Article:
“Haha, yes sorry…I am the annoying person at a dinner that does not eat meat.”
“No, I do not mind if you eat it.”
“Yes, I like animals.”
“No, I don’t like animal suffering.”
Usually a typical conversation about my choice to not eat meat, ends like that.
I already feel like a nuisance and a hippie. I do not want to spread more flower power over the table and annoy everybody with my nerdy principles about saving the planet.
Or, be accused of ruining a nice dinner with my hippie-esque advocacy. But actually, it’s not because I feel sorry for the cow (I do like cows). It is because eating meat is decidedly unsustainable.
1. What about water?
Being from an area where it rains every day, and where we had to build dikes to protect ourselves from water, it seems a bit surreal…water as a scarce resource.
Yet, during my holidays, hostels in Kenia, Namibia and Thailand asked me to not shower for too long, and to use my towel for a second time before washing it. After all: water is scarce and we should mind the environment.
In Lebanon, the water shortage is even more palpable: In 2012, the Government came up with a national plan to save more water, to combat the water scarcity. Three years later, the water scarcity is still there and on top of that the country also happens to host nearly 1.2 million registered refugees (a way more generous number than many European countries), that put even more stress on the already scarce resource.
As a humanitarian, my colleagues and I were worried about the possible tensions that would arrive between the refugees and the people that host them. Fighting for water, might not be as sexy as fighting for democracy, or against a dictator, so it is not front page news. But just imagine what happens when you run out of water?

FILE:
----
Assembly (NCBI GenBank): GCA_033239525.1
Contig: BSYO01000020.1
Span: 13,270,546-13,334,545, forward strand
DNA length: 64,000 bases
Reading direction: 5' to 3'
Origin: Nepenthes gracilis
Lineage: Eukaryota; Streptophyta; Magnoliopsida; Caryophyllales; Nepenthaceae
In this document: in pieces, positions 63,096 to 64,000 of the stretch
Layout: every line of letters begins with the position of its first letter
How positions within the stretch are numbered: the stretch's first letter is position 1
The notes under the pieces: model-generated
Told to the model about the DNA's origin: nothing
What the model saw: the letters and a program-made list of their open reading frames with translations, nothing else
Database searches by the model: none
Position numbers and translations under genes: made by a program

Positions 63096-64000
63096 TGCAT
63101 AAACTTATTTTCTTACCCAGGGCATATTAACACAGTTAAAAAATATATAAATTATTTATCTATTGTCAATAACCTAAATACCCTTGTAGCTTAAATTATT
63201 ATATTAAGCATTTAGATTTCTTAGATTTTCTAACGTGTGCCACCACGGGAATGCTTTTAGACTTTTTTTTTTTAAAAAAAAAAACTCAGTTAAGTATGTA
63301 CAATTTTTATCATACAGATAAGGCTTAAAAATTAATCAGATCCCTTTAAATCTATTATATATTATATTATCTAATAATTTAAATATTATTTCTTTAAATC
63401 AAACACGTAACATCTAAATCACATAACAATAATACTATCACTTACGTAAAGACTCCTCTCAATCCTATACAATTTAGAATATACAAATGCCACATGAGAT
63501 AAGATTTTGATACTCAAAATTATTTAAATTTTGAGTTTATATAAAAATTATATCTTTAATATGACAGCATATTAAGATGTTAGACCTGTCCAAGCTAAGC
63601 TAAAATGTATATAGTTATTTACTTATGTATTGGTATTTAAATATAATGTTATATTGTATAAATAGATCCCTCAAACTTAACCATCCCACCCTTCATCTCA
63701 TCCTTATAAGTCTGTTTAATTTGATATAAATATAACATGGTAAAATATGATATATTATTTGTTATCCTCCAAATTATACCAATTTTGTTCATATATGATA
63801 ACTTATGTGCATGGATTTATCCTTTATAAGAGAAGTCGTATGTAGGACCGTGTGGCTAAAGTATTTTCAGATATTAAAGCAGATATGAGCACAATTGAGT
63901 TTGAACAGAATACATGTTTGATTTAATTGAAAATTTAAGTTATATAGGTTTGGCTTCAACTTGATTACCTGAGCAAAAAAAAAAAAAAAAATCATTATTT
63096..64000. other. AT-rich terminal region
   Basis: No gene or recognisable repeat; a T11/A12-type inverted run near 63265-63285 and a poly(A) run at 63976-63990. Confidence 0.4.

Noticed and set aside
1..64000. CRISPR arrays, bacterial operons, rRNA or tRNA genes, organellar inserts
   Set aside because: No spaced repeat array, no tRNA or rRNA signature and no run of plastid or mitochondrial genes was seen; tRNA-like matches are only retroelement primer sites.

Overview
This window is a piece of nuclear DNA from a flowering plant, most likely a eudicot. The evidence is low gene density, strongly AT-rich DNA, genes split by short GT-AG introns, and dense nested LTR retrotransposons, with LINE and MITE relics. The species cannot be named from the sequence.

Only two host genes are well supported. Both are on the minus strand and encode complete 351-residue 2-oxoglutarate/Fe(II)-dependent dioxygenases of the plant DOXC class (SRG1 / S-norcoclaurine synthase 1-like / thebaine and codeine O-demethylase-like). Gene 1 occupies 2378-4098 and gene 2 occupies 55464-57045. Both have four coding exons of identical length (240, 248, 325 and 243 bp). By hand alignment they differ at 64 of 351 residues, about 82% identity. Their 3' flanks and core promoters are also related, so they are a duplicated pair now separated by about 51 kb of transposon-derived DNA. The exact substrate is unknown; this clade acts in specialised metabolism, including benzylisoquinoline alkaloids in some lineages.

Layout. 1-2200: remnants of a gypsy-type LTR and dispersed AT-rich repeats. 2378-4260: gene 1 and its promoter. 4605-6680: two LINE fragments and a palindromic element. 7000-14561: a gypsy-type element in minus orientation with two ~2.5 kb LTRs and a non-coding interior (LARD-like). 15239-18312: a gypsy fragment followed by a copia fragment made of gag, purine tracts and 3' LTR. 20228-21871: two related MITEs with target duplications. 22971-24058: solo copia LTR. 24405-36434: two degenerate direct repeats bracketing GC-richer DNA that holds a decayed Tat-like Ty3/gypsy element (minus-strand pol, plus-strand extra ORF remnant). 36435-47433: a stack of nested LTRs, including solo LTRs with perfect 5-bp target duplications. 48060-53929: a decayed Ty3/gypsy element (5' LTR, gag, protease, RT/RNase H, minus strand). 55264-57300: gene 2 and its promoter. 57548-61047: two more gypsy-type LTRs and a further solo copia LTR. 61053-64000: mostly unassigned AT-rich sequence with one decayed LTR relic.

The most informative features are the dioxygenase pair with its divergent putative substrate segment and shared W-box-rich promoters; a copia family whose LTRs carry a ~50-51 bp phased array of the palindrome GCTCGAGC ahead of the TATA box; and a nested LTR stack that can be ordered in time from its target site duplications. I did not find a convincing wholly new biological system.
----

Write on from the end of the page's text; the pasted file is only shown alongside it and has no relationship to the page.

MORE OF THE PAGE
If my audience is still with me at this moment, I continue my unexpected monologue about vegetarianism (and yes, I see people thinking, “meat, backpacking hostels, Lebanon and water, where is she going with this story?”).
Research in the U.S. indicates that we use 80-100 gallons of water per day for domestic consumption (out of which only 28 precent or 38.4 liters is for bathing and showering). Usually when I say this, my friends at the dinner table have a short “wow” as reaction.
Or you see their eyes turning to the ceiling, because they are trying to calculate how much water they use, as they do not believe it. Well, if you think that it sounds like a lot, bear in mind that producing one kilo of beef requires 15,400 liters of water. Based on these numbers you can take 401 showers, if you just leave the beef out of your meal.
2. My Carbon Footprint
There is also another “funny fact” that made me vegetarian—if you want to reduce your carbon footprint (which is a popular phenomenon in all the organic food market ads), not eating meat is the way to go.
Producing one kilo of beef has a carbon footprint of driving 100 kilometers by car! And if you are a big fan of lamb meat, your carbon footprint is even larger (as lamb meat has a carbon footprint equivalent to a 145 km ride). You can find the carbon footprint for different foods here. No car sharing can beat those carbon footprint reduction numbers.
I hardly ever dare to start my vegetarianism monologue. What you eat is a matter of personal choice, and I do not want to be the Captain Planet Superhero that wants to enforce her principles upon other people. But the few times that I did dare to be honest at the dinner table, I actually noticed that people cared and did not find me annoying. A few weeks later all my friends texted me that they were eating less meet. Or having fewer showers.
No matter what decisions we make, we can at least be conscious consumers and make our choices from an informed perspective.
Author: Lotte de Bruyn
Editor: Travis May